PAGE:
Why We Need to Fish and Eat With the Ecosystem
Do you know why eating with the ecosystem is so important to Skipper Otto and our members?
At Skipper Otto one of our most valuable guiding principles is eating with the ecosystem. This means matching our seafood consumption with the rhythms of nature and respecting the seasonality of each species of seafood. This also means expanding our tastes and enjoying a wider variety of seafood, to ensure we are not overfishing a single sought-after species.
We knew there would be some challenges to the 2019 fishing season, but we also knew that our members are accustomed to eating with the ecosystem and enjoying whatever seafood nature provides in abundance any given season. We were warned that sockeye on the Fraser River runs would be low, and they were. Sockeye was scarce throughout BC this year and, as a result, there wasn’t a lot of it for our members. The DFO also postposed most chinook salmon fishing until late in the year to protect vulnerable stocks and resident orcas. Despite those precautions on some areas of the coast, the chinook runs on the west coast of Vancouver Island came in stronger than expected and chinook was able to be enjoyed later in the season.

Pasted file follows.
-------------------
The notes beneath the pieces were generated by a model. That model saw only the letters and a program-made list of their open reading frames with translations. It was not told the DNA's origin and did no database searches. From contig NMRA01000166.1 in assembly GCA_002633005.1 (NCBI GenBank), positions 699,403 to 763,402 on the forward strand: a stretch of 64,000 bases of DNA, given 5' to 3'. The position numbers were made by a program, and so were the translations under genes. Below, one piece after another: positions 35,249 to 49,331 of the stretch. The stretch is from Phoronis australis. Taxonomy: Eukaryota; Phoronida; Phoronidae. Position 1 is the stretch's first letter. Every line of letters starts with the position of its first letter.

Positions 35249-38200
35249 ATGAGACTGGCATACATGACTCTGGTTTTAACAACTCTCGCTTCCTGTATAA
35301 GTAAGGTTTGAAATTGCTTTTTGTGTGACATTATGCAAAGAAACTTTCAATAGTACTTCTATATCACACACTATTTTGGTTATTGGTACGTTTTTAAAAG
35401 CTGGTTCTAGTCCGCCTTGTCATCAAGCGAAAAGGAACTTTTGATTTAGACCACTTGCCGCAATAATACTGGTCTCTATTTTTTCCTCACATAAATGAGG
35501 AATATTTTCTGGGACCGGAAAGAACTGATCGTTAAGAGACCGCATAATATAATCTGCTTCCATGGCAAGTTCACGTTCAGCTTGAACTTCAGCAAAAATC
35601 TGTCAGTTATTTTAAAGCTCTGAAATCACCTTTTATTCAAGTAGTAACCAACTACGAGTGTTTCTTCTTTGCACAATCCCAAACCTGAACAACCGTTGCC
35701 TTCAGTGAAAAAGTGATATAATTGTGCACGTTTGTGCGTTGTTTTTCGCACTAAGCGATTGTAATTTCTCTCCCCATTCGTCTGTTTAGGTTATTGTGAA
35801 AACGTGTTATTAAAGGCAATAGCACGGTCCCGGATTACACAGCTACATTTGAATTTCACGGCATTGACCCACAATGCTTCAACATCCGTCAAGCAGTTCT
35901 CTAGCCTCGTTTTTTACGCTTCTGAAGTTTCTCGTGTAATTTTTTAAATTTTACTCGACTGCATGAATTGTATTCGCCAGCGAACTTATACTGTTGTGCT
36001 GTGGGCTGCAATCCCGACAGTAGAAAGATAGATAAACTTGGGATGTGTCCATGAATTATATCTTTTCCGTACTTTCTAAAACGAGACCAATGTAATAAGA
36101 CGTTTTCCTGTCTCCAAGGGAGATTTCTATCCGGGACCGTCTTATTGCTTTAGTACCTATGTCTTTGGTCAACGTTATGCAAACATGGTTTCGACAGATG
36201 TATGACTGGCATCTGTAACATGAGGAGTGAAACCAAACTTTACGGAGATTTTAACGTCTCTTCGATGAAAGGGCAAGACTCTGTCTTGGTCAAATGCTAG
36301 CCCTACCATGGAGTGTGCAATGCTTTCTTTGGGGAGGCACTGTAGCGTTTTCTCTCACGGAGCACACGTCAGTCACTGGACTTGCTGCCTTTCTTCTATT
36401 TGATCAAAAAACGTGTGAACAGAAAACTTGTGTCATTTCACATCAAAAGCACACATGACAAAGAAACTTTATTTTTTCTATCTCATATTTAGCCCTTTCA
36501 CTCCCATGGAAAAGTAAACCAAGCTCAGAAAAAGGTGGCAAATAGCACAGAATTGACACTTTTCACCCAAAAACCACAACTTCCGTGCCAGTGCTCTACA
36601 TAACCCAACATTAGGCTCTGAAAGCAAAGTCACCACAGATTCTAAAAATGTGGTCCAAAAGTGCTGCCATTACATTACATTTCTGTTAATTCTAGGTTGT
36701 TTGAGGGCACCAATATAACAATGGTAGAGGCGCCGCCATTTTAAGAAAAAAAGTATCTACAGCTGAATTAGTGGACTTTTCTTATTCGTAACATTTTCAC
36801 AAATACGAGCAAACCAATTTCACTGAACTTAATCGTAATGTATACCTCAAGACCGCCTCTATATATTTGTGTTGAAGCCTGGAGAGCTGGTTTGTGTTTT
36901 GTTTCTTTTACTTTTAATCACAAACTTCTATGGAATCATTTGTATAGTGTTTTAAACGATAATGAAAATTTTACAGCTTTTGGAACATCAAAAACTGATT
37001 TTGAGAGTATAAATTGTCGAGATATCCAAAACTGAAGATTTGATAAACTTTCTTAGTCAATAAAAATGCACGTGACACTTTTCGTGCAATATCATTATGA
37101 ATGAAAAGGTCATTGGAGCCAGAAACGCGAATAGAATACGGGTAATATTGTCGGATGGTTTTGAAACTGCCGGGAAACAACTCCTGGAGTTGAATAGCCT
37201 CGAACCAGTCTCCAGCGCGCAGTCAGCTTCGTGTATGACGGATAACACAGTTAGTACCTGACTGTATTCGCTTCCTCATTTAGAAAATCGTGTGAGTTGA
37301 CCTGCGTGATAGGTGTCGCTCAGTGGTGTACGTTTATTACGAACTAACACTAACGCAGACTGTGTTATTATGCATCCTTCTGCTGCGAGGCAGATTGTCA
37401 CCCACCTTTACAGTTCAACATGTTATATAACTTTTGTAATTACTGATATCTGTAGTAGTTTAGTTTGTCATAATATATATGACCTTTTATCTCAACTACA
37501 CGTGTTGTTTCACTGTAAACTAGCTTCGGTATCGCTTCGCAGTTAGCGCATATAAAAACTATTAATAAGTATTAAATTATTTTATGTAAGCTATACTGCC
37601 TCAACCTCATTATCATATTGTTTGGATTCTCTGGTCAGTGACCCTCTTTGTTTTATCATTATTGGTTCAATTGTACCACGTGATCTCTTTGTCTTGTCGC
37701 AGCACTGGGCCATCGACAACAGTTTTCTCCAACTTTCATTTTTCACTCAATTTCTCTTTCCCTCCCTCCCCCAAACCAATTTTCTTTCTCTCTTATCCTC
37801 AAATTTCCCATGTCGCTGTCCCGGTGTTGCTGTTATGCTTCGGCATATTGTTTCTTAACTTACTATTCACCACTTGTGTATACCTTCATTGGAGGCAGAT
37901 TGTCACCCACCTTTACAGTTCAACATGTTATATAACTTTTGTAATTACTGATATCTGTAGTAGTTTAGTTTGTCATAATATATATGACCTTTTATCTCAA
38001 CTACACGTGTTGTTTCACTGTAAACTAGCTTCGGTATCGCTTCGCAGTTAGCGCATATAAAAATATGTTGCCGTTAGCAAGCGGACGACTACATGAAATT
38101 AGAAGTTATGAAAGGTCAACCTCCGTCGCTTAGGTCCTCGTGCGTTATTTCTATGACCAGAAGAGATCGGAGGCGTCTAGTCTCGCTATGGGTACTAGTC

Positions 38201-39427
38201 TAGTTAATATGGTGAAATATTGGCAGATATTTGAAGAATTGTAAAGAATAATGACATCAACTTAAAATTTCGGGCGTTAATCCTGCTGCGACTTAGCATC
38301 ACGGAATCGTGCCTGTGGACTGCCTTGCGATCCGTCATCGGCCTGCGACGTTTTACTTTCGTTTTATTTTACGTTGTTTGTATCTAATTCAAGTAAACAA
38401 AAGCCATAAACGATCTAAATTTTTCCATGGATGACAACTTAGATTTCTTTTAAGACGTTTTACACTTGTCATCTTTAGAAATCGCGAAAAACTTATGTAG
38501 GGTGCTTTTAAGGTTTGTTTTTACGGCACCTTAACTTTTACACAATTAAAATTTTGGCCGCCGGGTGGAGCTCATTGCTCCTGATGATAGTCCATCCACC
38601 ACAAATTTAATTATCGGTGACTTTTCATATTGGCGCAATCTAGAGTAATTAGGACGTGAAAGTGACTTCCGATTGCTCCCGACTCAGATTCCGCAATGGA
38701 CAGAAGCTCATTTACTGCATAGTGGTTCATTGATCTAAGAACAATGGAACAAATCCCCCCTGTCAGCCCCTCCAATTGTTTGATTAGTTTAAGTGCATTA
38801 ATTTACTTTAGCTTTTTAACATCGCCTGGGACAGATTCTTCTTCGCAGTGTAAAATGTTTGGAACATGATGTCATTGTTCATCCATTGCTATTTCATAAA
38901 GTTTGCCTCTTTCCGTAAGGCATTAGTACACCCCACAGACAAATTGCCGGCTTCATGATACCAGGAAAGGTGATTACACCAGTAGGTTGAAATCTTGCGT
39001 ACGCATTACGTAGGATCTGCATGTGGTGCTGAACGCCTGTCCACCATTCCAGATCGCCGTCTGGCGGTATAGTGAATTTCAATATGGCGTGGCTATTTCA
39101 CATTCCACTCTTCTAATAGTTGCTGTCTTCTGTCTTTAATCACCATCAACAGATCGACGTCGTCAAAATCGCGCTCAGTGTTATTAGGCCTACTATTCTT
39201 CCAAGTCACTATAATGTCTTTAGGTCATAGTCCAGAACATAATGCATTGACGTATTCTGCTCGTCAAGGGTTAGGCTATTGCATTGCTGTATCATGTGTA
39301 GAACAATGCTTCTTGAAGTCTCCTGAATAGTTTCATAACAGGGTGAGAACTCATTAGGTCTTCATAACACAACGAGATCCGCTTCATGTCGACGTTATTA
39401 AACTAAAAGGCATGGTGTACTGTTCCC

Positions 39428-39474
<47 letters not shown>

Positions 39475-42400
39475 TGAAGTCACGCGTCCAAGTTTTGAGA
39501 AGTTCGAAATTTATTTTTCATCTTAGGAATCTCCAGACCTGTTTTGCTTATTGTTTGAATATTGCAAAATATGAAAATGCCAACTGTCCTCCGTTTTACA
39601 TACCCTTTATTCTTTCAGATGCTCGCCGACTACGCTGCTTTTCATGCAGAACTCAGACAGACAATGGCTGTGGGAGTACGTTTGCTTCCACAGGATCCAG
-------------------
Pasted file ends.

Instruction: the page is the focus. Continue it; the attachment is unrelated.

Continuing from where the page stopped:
Spot Prawn Season with Skipper Otto
This year’s spot prawn season was strong which gave some of our fishermen a good start to their season and our members plenty of delicious prawns to enjoy. This year we were also pleased our fishermen did well with halibut, lingcod and July chum fishing–all species our members were able to enjoy in more abundance this year than other years.
Fishing with the Ecosystem
We’re so grateful for the flexibility of our members who enter into this agreement to enjoy the bounty of seafood that the ecosystem provides on any given year. Rather than putting more strain on just a few globally-sought-after species, our members are happy to support our fishing families for the catch that makes the most environmental sense this year.